Defects of the Nobility During the Feudal Anarchy

March 23, 2017

By Plinio Corrêa de Oliveira

Confrontation of knights in the countryside by Eugène Delacroix

In that period called feudal anarchy, in which the feudal lords, with a hypertrophied notion of their own rights, overweening pride and zero notion of organic society launched forth against the kings, the issue became so pressing as to require emphasizing the role of the king and taking the notion of this role as far as the Catholic Church would permit.

Well, then, as a punishment for mankind, or for whatever reason, that caused a reaction.

The Capitulation of Granada, Painting by Francisco Pradilla y Ortiz. Boabdil gives the keys of the city to King Ferdinand and Queen Isabella

Take, for example, the combative spirit (by the way, Cervantes caught a bit of this: in some ways his Don Quixote was an exaggeration of those virtues that later wilted and died). The combative spirit led those people to invent wars against one another very easily and for any or no reason, in most cases with a defined and determined intention of personal gain.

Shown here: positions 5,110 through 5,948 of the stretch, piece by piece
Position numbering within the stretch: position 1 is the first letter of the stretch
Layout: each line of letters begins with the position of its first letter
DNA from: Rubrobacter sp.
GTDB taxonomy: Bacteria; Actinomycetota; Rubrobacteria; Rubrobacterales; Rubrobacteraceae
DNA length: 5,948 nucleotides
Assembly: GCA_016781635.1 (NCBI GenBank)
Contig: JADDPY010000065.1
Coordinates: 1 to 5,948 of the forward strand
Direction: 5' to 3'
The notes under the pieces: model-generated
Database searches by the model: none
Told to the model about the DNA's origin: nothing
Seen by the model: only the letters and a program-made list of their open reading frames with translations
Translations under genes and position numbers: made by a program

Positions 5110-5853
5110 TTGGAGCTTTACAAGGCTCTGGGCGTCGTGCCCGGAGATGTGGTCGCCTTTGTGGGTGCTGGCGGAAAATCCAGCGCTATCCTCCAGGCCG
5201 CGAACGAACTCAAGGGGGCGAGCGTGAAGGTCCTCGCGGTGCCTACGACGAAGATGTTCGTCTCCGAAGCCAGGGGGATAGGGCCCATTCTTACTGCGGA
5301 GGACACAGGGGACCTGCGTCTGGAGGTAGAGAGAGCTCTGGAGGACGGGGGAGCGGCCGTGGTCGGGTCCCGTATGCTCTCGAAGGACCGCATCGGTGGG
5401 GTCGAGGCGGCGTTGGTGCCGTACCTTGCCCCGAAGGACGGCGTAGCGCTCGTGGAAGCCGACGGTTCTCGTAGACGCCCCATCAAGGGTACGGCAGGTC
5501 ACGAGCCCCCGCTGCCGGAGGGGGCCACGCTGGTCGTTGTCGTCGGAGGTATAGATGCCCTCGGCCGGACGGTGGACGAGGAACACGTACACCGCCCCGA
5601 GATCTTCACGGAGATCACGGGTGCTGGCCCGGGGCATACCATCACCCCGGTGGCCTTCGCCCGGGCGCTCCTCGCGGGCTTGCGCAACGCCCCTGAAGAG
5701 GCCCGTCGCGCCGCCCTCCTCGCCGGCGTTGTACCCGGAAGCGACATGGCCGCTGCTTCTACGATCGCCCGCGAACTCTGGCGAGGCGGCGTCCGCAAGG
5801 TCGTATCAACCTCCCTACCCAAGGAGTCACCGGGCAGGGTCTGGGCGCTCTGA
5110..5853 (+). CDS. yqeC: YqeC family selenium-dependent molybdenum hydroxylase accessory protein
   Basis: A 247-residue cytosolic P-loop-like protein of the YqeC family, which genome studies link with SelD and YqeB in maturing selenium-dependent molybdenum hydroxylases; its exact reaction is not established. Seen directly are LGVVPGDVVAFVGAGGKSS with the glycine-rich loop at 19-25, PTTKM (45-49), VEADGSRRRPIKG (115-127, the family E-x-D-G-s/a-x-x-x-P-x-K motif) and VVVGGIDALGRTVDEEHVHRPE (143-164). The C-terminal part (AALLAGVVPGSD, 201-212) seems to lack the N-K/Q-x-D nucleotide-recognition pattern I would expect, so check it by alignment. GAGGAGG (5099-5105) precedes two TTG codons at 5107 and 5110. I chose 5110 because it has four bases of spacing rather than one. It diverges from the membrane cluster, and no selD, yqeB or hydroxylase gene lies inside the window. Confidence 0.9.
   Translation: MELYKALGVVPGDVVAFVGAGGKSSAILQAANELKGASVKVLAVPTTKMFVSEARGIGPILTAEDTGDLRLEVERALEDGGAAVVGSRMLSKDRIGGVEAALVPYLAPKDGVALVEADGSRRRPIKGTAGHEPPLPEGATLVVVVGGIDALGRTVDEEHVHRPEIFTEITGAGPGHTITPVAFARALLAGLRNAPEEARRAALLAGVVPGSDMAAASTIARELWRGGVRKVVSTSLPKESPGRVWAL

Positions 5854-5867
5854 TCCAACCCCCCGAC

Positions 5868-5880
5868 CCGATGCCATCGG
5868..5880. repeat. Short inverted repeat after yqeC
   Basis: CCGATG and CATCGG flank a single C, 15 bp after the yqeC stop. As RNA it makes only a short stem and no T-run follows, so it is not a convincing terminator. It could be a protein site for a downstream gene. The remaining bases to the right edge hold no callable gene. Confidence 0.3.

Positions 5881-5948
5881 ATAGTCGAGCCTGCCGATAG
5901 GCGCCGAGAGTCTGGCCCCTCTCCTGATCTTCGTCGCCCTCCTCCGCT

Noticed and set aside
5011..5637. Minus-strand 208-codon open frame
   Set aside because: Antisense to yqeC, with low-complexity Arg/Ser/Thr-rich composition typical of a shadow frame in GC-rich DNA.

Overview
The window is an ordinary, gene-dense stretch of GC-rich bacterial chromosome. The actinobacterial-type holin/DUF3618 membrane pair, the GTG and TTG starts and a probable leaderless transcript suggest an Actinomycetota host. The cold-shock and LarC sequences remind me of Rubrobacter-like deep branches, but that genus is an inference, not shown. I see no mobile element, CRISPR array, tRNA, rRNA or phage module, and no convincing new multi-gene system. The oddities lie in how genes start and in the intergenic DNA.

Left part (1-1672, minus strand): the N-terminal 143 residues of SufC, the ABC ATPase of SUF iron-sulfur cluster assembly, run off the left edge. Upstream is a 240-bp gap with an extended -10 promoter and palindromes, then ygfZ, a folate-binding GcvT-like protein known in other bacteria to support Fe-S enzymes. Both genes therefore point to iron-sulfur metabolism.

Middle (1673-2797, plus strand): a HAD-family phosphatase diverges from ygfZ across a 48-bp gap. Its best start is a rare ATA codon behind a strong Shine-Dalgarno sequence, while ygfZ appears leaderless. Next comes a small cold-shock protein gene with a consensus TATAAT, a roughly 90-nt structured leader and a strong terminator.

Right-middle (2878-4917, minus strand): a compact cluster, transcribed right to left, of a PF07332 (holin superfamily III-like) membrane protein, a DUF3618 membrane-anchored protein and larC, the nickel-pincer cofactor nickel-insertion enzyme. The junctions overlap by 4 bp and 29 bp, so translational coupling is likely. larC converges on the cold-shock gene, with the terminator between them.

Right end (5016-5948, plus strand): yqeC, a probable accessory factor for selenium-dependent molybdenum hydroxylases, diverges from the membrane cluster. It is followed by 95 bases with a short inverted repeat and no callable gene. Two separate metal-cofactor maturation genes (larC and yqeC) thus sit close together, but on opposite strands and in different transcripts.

So those were not wars waged for a region, or for a cause, but because a big boss wanted to grow in importance. He was not content with his situation. He wanted to climb to a place he did not belong, and thus he created an unbearable situation for everyone trying to put that society in order.

 

(Excerpt from an MNF, Thursday, Sept. 14, 1989 – Nobility.org translation)

 

 

 

Print Friendly, PDF & Email
Share
  • Carlos Mesa

    Throughout history, man’s unquenchable penchant for power and money eventually leads to societal and civilizations in decay wrought by war. Even in the most stable and secure structures within a sound society, the error of avarice lurks. Such is the aggressive nature of this sin.

Previous post:

Next post: